Overshadowing most everything else at the SBC was the surprise decision of the leadership to allow Vice President Mike Pence speak on the second day of the Convention. As messengers arrived, they were informed of the Vice President’s appearance, and this was very troubling to a number of our messengers (including myself). At the beginning of business, a motion was made by Pastor Garrett Kell to not allow time for the Vice President to speak. His reasoning was clear; to invite the Vice President would: send a mixed signal about where our true allegiances are, would potentially send a confusing message to our minority members, and could potentially endanger our overseas workers. There was a vote, and the Vice President was allowed to come speak by a 60–40 margin. (Full disclosure: Not every messenger from HNW agreed with my assessment nor voted the way I did on this particular topic.)

I voted against the Vice President coming to speak at the Convention because of a deep concern that — historically — we (the SBC) have aligned ourselves far too comfortably with politicians and have grown far too comfortable with power, rather than speaking prophetically. During my tenure at HNW, we have allowed two politicians on our platform — one Democrat and one Republican. One we prayed for (Mayor Sylvester Turner). The other (Lieutenant Governor Dan Patrick) we invited to hear his testimony. With both of those officials we learned an important lesson: Politicians are politicians. Even those with vibrant faith like to talk about the issues that are important to them. If you hand them a microphone, they will do so — even if you previously asked them not to do so. Consequently, I feared that having the Vice President in our Convention would be used not to talk about faith, but rather to make a mid-term campaign stop. To be clear, I believe Vice President Pence to be a believer in Christ without doubt. I also believe that, as Ed Stetzer has wryly stated, when you mix religion and politics, you get politics. And, if you know Baptists, one of our strongest convictions is religious liberty and the separation of church and state.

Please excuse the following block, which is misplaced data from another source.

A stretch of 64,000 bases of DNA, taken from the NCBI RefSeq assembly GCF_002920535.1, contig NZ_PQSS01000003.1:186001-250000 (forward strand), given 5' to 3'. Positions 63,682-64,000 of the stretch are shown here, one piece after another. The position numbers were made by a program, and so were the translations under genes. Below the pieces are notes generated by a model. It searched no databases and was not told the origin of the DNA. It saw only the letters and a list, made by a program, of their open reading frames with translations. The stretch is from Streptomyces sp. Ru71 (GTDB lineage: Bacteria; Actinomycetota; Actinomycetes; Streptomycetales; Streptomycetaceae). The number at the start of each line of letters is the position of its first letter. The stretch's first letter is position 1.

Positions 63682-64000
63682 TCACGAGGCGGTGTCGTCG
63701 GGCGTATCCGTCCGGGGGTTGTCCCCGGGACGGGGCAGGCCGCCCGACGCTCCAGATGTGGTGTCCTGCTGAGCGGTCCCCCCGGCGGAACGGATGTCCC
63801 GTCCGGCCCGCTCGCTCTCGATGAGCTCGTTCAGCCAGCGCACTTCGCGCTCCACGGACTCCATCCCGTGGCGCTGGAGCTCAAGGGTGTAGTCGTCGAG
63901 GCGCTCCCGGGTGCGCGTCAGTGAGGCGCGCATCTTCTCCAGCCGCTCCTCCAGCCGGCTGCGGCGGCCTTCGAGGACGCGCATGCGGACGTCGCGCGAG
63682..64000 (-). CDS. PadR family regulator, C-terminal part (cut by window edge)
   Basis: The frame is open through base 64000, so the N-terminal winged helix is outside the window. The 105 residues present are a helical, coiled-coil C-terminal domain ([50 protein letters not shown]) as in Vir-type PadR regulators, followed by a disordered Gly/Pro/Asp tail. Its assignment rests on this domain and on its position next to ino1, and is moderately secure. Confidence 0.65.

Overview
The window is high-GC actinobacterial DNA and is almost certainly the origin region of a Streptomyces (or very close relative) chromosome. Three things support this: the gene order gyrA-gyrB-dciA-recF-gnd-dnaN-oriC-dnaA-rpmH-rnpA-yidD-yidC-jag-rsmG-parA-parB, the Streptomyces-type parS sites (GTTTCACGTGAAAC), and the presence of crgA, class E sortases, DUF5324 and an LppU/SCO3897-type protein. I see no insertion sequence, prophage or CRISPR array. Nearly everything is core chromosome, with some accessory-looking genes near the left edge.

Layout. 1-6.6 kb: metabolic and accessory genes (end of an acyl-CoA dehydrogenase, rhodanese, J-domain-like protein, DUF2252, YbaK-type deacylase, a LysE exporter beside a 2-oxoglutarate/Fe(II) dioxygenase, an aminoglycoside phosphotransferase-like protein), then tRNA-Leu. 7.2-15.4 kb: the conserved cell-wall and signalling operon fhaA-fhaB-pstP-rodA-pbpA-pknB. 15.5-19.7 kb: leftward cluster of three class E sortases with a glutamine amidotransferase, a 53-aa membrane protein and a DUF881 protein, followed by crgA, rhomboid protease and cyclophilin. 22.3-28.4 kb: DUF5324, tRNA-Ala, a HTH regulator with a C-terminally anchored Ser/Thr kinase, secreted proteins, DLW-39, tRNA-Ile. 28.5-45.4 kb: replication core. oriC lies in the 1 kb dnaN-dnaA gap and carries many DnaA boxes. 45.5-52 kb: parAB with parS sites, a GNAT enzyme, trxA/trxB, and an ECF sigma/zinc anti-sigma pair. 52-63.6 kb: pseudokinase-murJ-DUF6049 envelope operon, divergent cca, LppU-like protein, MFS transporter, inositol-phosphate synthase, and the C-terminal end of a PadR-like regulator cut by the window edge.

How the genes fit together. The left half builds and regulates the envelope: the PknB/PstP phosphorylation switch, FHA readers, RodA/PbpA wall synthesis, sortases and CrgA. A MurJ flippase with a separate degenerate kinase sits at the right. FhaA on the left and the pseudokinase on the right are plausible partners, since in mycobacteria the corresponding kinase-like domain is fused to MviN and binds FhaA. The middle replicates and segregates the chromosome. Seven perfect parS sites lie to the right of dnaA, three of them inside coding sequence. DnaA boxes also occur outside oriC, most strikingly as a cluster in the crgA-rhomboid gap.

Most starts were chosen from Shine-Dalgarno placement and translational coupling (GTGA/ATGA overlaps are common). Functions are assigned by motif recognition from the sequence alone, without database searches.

If you’re a member at HNW, you’ve heard me say this repeatedly: We serve one King. We honor the government officials in our lives, but we also need to know that when we cozy up to any political leader or party, we are creating unnecessary division, and we are mixing our messages. If you’re interested, I wrote a series of thoughts on that very topic here.

Unfortunately, the Vice President did indeed make a midterm political speech with a little faith splashed at the end. (Lots of talk about what has been accomplished, foreign policy, etc.) And there was a lot of standing and cheering. And, unfortunately, I believe it communicated a very mixed message, because the standing and cheering was for something other than Jesus. When we invite a politician to speak, we implicitly communicate that we agree with policies. And given the nature of political rhetoric and divisiveness surrounding politics and policies these days, there is little to gain and much to lose by inviting a candidate — even if he or she is a believer. Bottom line: I didn’t think it was wise.

One final thought on this topic: The Convention will be debating and voting in 2019 to no longer invite members of political office for the reasons outlined above.

Finally, a Question:

One issue that continued to bubble to the surface in several conversations was the role of women in the SBC’s leadership and in the local churches. Several women posed questions regarding this issue in the hallways, the exhibit hall, and at the microphones. In fact, I believe that almost every single seminary president was asked questions on this topic after their reports.

The SBC has officially adopted the theological position of complementarianism (men and women are different and have different roles in the family and the church), but you could sense a question bubbling up in a conversation at a national level:

What does that mean, practically? How can SBC churches maximize the voice, gifts, and roles of women in the church?

I’m intrigued to see where this leads nationally, but, in the meantime, I’m spending a great deal of time reading and studying on this, personally, this Summer. A beautiful thing about being Baptist: We don’t have to wait on the SBC to tell us what to do. So I am going to spend time studying the Scriptures so that we might take a clear position. I want the women of HNW to be able to exercise in the sweet spot of giftedness and Scriptural allowance. I look forward to that conversation.

Those are my thoughts. It was a great few days — even the hugs with crazy uncles.

There is always work to be done. There is always change needed. But I’m encouraged about the days ahead.

See you in Birmingham next year.